Davy Jones has been a presence in our household the last few months. Along with Mike, Peter and Micky. Ever since I had discovered that the Monkees were on one of the obscure local digital channels and I played one for my 9-year-old daughter. And she got hooked by the show. Now the episodes are recorded every weekend and the Monkees CDs are her top music choice.
So Davy’s passing this week resonated more than it would have a year ago. I was quite surprised to hear of his death. He always seemed perennially youthful. I will admit that Mike was always my favorite Monkees (it probably had to do as much with our shared interested in wearing hats as it did with our shared names). But my daughter, like all good pre-teen girls had her eyes on Davy. She was never a Justin Bieber or Jonas Brothers fan, but Davy made a connection with her. She hasn’t explained why; however, there are pretty obvious reasons. The same reasons that young girls for 40 some years have had crushes on Davy – he’s cute and has an English accent.
It has been really fun to share my Monkees fandom with my daughter. The Monkees were one of the two formative TV shows of my youth. The other being Laugh-In. At one point, when I was a kid, our record player broke and instead of getting another one, my parents gave away our records (don’t get me started on that). But the one album I kept was the first Monkees album. Not even in the cardboard sleeve but in an old Holiday Inn laundry bag.
Watching the shows again have been a fun treat. They still hold their goofy charm, but I hadn’t remember just how cheaply made they were. The show helped to establish the quartet’s public personas: the wacky Micky, the serious Mike, the sweet but dim Peter and the impish romantic Davy. The show, maybe more than the music, turned my daughter into a fan as she as enjoyed the kooky, old-fashion comedy and the band’s personalities. Watching the episodes again also served as a reminder that making this type of show isn’t easy to create (as the Jonas Brothers’ show proved).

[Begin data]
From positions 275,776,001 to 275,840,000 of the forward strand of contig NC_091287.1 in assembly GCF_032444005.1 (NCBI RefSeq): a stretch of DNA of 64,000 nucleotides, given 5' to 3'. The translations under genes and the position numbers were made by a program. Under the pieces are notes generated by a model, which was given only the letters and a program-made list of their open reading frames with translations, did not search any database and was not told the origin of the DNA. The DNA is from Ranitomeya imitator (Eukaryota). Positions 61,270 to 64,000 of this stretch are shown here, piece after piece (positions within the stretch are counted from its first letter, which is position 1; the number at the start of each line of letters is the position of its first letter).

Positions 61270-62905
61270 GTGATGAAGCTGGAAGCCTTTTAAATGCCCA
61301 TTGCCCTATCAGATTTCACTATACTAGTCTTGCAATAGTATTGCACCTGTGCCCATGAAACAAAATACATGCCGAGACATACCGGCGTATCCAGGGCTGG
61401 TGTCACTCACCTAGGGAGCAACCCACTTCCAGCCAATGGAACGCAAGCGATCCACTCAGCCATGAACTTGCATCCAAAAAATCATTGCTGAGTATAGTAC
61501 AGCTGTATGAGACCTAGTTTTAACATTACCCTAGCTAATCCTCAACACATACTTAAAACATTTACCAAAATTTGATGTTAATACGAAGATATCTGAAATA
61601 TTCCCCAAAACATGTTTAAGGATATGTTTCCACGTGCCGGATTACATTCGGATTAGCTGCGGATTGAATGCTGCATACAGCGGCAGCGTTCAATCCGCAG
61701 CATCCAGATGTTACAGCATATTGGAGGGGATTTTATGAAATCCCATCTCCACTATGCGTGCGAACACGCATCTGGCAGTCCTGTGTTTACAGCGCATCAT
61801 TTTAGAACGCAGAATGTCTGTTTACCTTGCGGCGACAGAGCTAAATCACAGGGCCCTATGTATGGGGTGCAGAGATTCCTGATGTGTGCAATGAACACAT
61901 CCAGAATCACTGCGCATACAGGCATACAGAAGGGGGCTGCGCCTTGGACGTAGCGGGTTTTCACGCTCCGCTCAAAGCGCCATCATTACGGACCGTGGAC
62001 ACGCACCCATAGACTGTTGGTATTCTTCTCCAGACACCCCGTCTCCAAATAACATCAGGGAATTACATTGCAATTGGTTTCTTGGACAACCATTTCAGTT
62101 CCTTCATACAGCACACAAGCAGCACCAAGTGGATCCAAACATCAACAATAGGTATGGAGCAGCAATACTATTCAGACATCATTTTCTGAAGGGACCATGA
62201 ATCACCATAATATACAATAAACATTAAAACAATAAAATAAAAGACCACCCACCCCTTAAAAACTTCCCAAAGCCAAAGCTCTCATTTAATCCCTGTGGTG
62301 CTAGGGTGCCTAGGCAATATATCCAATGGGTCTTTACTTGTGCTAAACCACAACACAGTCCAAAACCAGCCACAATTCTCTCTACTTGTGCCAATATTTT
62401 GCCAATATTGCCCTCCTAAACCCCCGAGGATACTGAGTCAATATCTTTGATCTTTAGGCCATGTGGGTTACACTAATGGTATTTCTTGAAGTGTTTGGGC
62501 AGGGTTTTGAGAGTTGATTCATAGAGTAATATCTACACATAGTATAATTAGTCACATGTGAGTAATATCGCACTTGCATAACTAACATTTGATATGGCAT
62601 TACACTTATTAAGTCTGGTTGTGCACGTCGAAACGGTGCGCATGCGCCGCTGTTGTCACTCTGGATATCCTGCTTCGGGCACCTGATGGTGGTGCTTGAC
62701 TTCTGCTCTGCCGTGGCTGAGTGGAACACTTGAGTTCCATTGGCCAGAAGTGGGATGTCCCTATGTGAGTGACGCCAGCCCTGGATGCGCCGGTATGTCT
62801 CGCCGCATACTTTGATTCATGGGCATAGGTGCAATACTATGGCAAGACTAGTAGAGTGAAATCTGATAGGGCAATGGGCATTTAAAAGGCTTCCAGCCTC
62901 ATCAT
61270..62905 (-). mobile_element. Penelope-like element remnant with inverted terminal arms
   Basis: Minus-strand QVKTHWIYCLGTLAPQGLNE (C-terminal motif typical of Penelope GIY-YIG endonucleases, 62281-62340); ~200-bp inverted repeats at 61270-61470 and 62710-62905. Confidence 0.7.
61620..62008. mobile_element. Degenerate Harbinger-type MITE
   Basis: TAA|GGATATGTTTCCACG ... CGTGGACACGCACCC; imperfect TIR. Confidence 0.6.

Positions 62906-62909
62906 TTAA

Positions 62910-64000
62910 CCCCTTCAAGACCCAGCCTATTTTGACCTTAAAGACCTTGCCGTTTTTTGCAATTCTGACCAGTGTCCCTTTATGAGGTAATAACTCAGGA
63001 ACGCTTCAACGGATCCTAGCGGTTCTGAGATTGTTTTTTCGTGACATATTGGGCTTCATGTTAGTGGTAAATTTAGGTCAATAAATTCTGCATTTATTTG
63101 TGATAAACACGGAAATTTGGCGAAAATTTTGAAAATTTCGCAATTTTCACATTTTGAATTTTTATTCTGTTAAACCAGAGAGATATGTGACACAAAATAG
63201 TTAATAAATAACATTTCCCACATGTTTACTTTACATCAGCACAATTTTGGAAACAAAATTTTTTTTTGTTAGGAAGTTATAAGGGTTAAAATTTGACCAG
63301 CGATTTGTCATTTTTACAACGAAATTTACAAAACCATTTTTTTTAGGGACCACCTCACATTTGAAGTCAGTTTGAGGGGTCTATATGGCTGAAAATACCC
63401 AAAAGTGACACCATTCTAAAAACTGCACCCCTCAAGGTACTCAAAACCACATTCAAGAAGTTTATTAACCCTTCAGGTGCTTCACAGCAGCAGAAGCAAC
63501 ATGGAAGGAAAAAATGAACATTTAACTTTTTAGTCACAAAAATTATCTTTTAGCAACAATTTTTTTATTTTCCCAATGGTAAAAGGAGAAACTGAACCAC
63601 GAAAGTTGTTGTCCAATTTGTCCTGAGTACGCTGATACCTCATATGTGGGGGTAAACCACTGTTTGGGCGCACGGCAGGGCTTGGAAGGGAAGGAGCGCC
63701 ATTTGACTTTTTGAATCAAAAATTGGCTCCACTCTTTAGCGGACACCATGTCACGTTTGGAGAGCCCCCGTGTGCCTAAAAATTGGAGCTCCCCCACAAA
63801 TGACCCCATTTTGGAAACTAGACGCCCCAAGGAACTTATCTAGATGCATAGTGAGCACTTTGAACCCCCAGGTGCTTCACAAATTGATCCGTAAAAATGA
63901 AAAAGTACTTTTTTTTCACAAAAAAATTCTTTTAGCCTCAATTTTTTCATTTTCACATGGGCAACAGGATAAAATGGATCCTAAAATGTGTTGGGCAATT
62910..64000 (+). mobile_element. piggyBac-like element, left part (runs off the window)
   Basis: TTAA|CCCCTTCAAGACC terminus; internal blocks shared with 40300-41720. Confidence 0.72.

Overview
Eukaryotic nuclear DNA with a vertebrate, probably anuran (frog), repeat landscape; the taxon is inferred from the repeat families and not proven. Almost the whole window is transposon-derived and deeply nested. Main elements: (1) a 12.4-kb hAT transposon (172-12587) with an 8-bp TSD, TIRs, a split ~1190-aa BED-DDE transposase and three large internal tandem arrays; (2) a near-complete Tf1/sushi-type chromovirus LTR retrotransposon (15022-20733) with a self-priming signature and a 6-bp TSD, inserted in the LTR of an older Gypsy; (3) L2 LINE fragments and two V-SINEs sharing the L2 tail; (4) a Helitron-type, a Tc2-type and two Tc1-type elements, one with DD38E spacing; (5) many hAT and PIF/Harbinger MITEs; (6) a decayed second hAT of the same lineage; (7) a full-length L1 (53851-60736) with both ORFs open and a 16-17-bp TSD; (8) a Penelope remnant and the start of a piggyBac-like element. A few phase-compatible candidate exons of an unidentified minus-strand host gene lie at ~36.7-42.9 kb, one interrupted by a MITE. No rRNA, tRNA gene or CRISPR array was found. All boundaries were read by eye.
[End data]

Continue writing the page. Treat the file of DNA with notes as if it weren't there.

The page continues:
It also has been a pleasure to listen to the Monkees’ music again. There is a real timelessness to their hits like “Pleasant Valley Sunday,” “Last Train To Clarksville” and “I’m A Believer” as well as bringing back to my mind other terrific tunes like “What Am I Doing Hanging ‘Round” and “The Girl I Knew Somewhere.” Oh, I could go on listing them.
I was surprised that Davy wasn’t the lead singer on more of the songs, that Micky filled that role more often. It wasn’t how I remembered it to be. But Davy did shine on tunes like “Daydream Believer” and “I Want To Be Free.” He was less of a rocker and more of a song and dance man, which makes sense considering his theater background.
Thinking back now to what the Monkees have meant to me, both as a child and now as an adult, I want to profound but I just feel nostalgic. Their music and TV show played a big role in my childhood and have nicely returned to be something that my daughter likes. I had wanted to write about this bond that I now have with my daughter due to the Monkees; however, it is sad that I am only getting around to it because of Davy’s death.
The Monkees never got a lot of respect or accolades, undoubtedly due their manufactured origins but they do deserve recognition for their accomplishments. So thanks Davy, and Mike and Peter and Micky for creating music that spans generations and a show that can still make people laugh.